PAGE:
The court noted that another indication of hostility “is the difference in treatment between Phillips’ case and the cases of other bakers who objected to a requested cake on the basis of conscience and prevailed before the Commission.” In fact, on at least three other occasions

the Civil Rights Division considered the refusal of bakers to create cakes with images that conveyed disapproval of same-sex marriage, along with religious text. Each time, the Division found that the baker acted lawfully in refusing service… . The treatment of the conscience-based objections at issue in these three cases contrasts with the Commission’s treatment of Phillips’ objection. The Commission ruled against Phillips in part on the theory that any message the requested wedding cake would carry would be attributed to the customer, not to the baker. Yet the Division did not address this point in any of the other cases with respect to the cakes depicting anti-gay marriage symbolism… . In short, the Commission’s consideration of Phillips’ religious objection did not accord with its treatment of these other objections.

Before the Colorado Court of Appeals, Phillips protested that this disparity in treatment reflected hostility on the part of the Commission toward his beliefs. He argued that the Commission had treated the other bakers’ conscience-based objections as legitimate, but treated his as illegitimate—thus sitting in judgment of his religious beliefs themselves.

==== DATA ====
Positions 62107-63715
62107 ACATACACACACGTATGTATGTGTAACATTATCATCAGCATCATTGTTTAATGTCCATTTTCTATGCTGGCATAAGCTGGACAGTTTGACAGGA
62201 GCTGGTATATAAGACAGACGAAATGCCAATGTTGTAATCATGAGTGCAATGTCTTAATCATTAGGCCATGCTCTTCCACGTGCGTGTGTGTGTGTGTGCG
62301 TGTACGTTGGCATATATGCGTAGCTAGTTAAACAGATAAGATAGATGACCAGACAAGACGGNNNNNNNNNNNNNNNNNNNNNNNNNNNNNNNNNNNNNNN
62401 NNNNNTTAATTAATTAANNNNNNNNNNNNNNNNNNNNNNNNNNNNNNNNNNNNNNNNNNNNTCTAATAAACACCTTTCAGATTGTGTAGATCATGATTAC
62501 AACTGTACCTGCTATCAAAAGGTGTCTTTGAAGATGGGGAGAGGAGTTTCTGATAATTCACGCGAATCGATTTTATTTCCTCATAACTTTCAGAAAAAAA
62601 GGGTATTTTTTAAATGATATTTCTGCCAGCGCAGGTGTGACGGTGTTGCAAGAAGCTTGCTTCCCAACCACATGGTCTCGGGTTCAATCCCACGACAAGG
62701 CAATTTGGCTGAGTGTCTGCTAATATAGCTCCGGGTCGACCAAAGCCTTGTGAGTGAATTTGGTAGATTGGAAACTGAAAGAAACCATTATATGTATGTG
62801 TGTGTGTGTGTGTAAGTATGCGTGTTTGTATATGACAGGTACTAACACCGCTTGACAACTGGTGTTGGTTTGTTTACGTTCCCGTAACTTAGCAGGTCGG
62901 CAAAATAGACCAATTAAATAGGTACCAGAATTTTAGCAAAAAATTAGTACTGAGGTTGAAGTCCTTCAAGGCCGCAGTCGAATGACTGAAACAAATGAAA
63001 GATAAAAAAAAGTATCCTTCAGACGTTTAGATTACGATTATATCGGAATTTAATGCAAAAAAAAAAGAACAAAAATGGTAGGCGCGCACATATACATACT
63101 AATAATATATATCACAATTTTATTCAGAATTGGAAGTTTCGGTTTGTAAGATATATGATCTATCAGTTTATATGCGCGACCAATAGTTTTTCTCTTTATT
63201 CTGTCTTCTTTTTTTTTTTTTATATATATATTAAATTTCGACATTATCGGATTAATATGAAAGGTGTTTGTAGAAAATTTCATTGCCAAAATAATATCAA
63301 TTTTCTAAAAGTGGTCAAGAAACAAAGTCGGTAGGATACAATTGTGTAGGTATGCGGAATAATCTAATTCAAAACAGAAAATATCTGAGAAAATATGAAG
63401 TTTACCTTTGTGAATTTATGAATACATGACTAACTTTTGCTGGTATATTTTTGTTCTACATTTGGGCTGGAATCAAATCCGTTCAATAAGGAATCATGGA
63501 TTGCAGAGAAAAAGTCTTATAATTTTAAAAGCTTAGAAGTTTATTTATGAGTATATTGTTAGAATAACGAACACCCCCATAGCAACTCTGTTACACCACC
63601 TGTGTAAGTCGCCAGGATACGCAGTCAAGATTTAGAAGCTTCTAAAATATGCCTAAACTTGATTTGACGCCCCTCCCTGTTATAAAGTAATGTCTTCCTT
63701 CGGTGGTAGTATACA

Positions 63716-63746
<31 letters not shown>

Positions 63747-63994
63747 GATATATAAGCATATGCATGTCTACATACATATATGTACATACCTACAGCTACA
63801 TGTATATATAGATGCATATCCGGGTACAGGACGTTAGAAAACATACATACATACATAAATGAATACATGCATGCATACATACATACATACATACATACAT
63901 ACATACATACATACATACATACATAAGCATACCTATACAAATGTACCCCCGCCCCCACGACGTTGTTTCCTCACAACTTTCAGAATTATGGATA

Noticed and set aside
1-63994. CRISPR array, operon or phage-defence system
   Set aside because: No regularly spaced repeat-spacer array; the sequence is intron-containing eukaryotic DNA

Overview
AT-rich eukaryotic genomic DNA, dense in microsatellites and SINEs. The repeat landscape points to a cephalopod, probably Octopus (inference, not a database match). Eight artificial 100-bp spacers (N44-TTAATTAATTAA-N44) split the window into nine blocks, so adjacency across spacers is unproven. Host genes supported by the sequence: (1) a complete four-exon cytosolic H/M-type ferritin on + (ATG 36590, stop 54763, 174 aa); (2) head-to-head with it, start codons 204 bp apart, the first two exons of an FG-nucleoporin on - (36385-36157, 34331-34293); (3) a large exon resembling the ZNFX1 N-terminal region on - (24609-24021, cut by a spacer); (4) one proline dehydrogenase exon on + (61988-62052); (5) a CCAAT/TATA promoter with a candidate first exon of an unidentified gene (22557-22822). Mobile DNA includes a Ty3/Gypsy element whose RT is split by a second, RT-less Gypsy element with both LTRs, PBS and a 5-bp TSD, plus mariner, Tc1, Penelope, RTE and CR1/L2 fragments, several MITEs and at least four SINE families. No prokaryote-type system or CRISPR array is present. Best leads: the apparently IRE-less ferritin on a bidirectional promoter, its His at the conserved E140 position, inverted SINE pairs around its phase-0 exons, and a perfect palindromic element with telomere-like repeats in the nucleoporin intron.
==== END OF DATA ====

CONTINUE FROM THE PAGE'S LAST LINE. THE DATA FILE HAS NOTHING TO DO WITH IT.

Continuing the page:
The Supreme Court observed: “The Colorado court’s attempt to account for the difference in treatment elevates one view of what is offensive over another and itself sends a signal of official disapproval of Phillips’ religious beliefs.”

The Court concluded that “the Commission’s treatment of Phillips’ case violated the state’s duty under the First Amendment not to base laws or regulations on hostility to a religion or religious viewpoint.” It added:

The government, if it is to respect the Constitution’s guarantee of free exercise [of religion] cannot impose regulations that are hostile to the religious beliefs of affected citizens and cannot act in a manner that passes judgment upon or presupposes the illegitimacy of religious beliefs and practices. The Free Exercise Clause bars even “subtle departures from neutrality” on matters of religion. Here, that means the Commission was obliged under the Free Exercise Clause to proceed in a manner neutral toward and tolerant of Phillips’ religious beliefs. The Constitution “commits government itself to religious tolerance, and upon even slight suspicion that proposals for state intervention stem from animosity to religion or distrust of its practices, all officials must pause to remember their own high duty to the Constitution and to the rights it secures.”

Factors relevant to the assessment of governmental neutrality include